12 their religious society. (Mark 7:5-7, Luke 7:3) They kept people connected to the traditions on a daily basis. The Jewish elders did not seem concerned much with keeping people connected to God. That job must have belonged to the Pharisees and the priests. Jesus seemed to have little use for the Jewish elders who were managing the details of a religious life.7 He recruited his own band of twelve plus disciples. Jesus taught, healed and modeled a different kind of faith community. Then Jesus sent the disciples out two by two to practice being apostles (Mark 6:1-13). Ultimately they were commissioned to go as Christ ascended into heaven and gifted to go as the Holy Spirit descended on Pentecost. Acts of the Apostles and the Epistles give us insight into just how far these apostles actually went to share the good news of the whole Gospel and the reality of the Reign of God. The apostles seemed to duplicate the model as elders were chosen to rule in each church. (Acts 14:23) In the New Testament the believers were the ones who presided at the fellowship dinners and the sacraments, not the elders. Leading public worship and celebrating the sacraments was never once attributed to the minister in the New Testament. There were no priests, but rather apostles who came and shared with the Christian communities. Any person could contribute to worship in an orderly manner as described in I Corinthians 14. The apostles seemed to be wandering or itinerate evangelists. Michael Green8 states that the teaching (didache) function (Ephesians 4:8-13) may have been the main purpose of the early Christian ministry. It was 7 Matthew 15:2, 16:21, 21:23, 26:47. 8 Michael Green. Called to Serve: Ministry and Ministers in the Church.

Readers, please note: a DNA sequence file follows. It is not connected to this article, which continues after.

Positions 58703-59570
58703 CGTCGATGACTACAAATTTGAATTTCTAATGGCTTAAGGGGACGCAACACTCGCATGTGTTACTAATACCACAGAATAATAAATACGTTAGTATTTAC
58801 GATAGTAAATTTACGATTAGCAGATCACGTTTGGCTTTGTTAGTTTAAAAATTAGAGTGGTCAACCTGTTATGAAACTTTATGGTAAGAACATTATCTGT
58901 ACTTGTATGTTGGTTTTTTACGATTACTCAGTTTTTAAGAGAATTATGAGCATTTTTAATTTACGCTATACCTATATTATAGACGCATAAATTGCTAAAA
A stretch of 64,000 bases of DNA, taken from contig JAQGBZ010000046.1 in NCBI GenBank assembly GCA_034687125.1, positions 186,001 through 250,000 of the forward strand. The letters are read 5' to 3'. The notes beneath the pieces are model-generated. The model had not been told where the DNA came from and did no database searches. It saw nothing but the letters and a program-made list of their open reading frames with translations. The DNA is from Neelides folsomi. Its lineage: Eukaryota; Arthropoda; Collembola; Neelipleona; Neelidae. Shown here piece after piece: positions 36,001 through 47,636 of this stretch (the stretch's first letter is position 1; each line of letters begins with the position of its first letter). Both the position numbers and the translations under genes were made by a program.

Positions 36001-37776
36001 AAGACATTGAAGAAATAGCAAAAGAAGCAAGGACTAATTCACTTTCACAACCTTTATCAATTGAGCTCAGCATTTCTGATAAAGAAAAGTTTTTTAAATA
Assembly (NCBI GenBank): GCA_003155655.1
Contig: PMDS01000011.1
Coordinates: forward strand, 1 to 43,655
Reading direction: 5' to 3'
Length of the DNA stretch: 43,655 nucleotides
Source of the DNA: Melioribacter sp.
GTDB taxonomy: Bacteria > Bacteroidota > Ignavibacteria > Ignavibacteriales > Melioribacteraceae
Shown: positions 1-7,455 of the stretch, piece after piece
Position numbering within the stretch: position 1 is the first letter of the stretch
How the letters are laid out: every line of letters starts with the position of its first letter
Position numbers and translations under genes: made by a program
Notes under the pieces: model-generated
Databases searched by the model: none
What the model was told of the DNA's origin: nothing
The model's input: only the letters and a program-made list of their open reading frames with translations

13 essential to equip the people for their service in the world. There are no clergy and laity in the New Testament. We do find ordination in Acts 14:23 with the laying on of hands. Pentecost had brought growth through the power of the Holy Spirit using believers of every race and creed. Biblical scholars have a difficult time nailing down how all of these leadership roles fit together in the New Testament church. So as the search for the marks of eldership begins in the Old Testament and sweeps into the New. We still struggle today. Luke/Acts and the Epistles give us a window into communities that had been transformed by a relationship with Jesus the Christ and found unspeakable power with the gift of the Holy Spirit. Paul was an apostle of Jesus Christ who had been called and prepared for service. His life was transformed through this relationship with God in Christ. Paul has been an exemplary witness to the power of God to transform lives. He moved through-out Asia-Minor representing what God was doing in Christ, and he was accountable to God through Christ, the Council of Jerusalem and the various churches he had helped start across the Gentile world. Paul instructs Titus (Titus 1:5-7) to appoint elders in every town. The Reformers Struggle with the Role of Elder James Frederick Holper provides a very helpful review of Presbyterian office and ordination in his doctoral dissertation. He outlines three basic types of standards that have guided Presbyterians in regards to ordination. The three types of standards are: doctrinal, liturgical and disciplinary-governmental. Holper (Philadelphia: The Westminster Press, 1964.)